Powered by the PEOPLE project: Five new »Powering the planet« videos


The PEOPLE project recently took part in the Why the World Needs Anthropologists symposium in Durham, UK. We provided a live stream of the event on the spot and, in partnership with the EASA Applied Anthropology Network, we now launched videos of all four  talks and the panel discussion! Click here and be inspired!

Powering the Planet team (Photo credit: Maria Șalaru)

Benj Sykes is the UK Country Manager in Ørsted, he co-chairs the Offshore Wind Industry Council alongside the Energy Minister and is on the Board of G+, providing Health and Safety leadership for the offshore wind sector. He asks what the rapidly accelerating roll out of new low carbon power generation means for local communities and society more widely, what the implications for society as we decarbonise our energy system to tackle climate change are – and what role could be played by social scientists.

Sophie Bouly de Lesdain is an Expert Researcher at Électricité de France and a Doctor in Social and Cultural Anthropology. In her recent research, she focuses on household energy production and consumption, decision-making, culture and technology. She shows how anthropology, overcoming stereotypes, provides insight into the issues involved in the installation of Photovoltaic by the locals.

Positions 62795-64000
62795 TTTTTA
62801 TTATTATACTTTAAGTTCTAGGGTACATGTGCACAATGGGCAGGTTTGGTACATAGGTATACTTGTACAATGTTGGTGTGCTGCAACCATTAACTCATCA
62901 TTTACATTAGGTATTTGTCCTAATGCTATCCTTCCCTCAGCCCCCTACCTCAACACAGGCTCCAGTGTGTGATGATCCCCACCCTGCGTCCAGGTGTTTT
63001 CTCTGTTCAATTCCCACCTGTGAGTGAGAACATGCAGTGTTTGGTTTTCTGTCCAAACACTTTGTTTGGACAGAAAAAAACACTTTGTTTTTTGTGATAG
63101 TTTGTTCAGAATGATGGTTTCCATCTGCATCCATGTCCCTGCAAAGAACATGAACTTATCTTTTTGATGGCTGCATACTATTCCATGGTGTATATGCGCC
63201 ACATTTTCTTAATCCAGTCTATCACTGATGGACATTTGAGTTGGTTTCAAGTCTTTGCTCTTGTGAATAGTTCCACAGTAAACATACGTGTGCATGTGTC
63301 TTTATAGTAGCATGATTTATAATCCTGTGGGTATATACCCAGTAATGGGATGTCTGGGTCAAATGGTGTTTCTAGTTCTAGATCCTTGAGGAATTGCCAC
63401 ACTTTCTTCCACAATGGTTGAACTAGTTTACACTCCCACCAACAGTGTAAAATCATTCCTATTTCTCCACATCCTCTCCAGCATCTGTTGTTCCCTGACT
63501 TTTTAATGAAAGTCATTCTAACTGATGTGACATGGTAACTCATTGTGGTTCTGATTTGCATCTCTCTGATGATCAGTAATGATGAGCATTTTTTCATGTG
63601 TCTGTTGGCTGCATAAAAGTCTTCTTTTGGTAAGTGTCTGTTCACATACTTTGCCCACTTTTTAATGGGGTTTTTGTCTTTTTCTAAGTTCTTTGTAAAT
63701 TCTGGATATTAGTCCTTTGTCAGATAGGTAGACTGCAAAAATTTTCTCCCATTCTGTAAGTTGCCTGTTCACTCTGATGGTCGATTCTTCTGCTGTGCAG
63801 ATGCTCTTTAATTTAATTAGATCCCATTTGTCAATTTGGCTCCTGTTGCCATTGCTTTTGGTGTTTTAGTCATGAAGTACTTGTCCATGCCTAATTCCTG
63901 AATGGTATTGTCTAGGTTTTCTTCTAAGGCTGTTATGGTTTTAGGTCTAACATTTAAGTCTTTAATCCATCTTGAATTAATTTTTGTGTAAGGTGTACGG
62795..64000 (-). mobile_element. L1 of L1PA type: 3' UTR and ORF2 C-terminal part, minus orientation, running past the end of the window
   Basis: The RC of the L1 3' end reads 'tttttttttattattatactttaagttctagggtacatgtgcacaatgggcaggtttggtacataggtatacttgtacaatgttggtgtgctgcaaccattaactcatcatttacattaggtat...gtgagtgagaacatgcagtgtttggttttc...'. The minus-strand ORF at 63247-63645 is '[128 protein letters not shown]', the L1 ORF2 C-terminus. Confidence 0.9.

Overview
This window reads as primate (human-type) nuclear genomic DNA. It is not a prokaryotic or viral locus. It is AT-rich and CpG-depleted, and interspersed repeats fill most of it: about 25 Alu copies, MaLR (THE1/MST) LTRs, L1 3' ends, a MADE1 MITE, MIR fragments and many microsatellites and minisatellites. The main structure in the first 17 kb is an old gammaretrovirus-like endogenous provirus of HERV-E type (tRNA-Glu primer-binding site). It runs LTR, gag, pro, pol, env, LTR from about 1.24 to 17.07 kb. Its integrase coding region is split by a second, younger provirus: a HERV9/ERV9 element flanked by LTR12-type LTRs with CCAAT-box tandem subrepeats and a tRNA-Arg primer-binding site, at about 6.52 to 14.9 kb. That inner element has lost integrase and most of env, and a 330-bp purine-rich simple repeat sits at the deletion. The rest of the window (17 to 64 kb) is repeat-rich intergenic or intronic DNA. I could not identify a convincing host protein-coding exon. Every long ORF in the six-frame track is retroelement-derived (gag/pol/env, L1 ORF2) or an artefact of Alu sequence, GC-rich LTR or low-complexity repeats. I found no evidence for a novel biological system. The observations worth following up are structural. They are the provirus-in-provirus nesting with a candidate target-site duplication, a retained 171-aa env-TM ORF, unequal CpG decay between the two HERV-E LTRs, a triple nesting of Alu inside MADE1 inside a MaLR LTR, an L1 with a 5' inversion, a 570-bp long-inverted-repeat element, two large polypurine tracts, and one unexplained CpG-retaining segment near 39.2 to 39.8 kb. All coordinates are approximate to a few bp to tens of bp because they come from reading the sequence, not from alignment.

Tanja Winther, Associate Professor at Centre for Development and the Environment (University of Oslo), is a Power Engineer (MSc) and Social Anthropologist (PhD). In her research on energy, she has worked closely with economists, psychologists, engineers and political scientists. Her work centres on the social dimensions of energy, spanning from the social and gendered impacts of introducing electricity in new contexts to sustainable energy consumption.

Veronica Strang, Executive Director of the Institute of Advanced Study (Durham University), is an environmental anthropologist whose research focuses on societies’ engagements with water. In her talk, she analyses the design and development of water infrastructure which allows us to consider cultural and scientific understandings of the agentive properties and behaviours of materials; societal desires to engineer the environment; and the social, political and human-environmental relationships manifested in the process.

The panel discussion on “Powering the Planet” and anthropology brought together all four speakers.